Back at the grindstone at 26 and feeling like it was too late for her, a more focused Mosher found herself moving from gig to gig until she and John Boswell created CASHINO, which wasn’t just paying the bills, it was a hit, and Susan (according to Actors Equity) Mosher was plying her craft in the City of Angels, sure that the dream of Broadway had passed her by, but happy to be gainfully employed, well regarded and standing on two independent legs. That’s when it happened. The creative team of the Broadway hit Hairspray was mounting a production for Las Vegas and Susan Mosher was being submitted for an audition. In one thrilling turn of events, Mosher booked the job and headed for Vegas, where Jack O’Brien, Jerry Mitchell, and their colleagues mounted a show that made Mosher the happiest she had ever been. The show ran three months. Hairspray was not the right fit for Vegas, and a disconsolate Susie Mosher returned to Los Angeles to nurse her broken heart, which healed quickly enough when she got a call to take over the Jackie Hoffmanrole in Hairspray on Broadway, where she would still be today if the play hadn’t closed.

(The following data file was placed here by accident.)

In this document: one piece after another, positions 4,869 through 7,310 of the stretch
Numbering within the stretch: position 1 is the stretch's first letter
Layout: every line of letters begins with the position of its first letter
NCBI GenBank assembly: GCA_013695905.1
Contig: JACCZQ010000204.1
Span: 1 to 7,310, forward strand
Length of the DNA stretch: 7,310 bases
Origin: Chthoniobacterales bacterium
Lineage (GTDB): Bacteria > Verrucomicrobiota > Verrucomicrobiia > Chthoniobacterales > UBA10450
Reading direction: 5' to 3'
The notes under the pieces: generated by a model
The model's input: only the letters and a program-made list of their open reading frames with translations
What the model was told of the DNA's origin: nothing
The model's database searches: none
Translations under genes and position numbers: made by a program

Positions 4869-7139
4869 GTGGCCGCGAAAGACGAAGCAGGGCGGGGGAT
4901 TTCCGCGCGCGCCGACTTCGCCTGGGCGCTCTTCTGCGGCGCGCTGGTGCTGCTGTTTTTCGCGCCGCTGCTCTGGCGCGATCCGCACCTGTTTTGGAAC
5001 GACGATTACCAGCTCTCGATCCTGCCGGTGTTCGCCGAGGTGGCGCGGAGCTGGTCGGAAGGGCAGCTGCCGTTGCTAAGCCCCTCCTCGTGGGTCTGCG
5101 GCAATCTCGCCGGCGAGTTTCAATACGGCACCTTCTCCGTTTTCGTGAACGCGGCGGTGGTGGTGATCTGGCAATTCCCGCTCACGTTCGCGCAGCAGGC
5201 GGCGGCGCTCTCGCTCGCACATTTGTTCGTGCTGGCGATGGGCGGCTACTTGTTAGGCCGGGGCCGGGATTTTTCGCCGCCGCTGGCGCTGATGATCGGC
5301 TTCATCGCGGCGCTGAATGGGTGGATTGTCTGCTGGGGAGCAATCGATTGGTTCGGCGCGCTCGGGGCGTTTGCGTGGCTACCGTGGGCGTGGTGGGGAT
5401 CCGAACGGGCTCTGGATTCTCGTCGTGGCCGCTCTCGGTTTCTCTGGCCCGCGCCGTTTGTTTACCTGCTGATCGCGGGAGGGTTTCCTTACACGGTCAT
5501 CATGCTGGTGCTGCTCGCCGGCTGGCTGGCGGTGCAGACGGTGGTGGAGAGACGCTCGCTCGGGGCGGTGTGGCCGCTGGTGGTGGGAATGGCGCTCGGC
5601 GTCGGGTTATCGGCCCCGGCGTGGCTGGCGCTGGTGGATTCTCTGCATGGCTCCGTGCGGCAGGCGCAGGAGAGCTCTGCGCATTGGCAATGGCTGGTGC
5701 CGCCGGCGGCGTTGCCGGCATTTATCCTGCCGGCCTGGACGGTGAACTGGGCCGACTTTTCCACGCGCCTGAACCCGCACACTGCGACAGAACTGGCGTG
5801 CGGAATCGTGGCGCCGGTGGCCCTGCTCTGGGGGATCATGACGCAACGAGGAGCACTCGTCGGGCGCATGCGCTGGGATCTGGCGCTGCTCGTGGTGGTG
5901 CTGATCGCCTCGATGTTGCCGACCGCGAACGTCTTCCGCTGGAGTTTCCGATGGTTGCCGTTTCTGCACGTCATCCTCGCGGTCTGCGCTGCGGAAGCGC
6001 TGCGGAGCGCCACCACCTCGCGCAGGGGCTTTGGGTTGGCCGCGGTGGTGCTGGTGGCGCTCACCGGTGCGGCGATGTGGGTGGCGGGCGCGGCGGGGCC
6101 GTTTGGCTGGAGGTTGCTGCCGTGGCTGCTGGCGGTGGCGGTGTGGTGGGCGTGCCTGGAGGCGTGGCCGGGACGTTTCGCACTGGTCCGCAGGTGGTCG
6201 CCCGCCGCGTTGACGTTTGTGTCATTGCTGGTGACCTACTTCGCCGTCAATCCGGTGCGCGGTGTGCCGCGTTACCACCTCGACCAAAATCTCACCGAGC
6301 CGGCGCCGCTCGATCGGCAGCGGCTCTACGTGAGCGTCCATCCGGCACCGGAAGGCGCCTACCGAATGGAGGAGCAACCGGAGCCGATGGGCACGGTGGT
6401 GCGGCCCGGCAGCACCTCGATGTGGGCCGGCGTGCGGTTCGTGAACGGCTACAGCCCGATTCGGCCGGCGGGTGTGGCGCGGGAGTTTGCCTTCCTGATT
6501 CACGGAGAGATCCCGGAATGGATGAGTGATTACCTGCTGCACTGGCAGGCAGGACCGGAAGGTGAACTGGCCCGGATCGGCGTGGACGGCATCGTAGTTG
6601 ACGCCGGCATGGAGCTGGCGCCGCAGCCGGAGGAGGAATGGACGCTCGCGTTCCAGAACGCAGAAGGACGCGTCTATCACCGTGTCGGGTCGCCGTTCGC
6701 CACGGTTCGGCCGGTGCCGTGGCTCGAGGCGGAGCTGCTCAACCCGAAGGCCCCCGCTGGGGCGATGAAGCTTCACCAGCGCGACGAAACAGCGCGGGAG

“Being on Broadway was as great as I could have imagined it. I loved everything about it. I loved getting there and signing in and going up to my dressing room and having someone do my wigs. All the care and everything, everyone doing their jobs, dressers… it was as great as I wanted it to be. I would still be there if hairspray was running, I would never have left that ever. I loved playing that part and I loved that show.”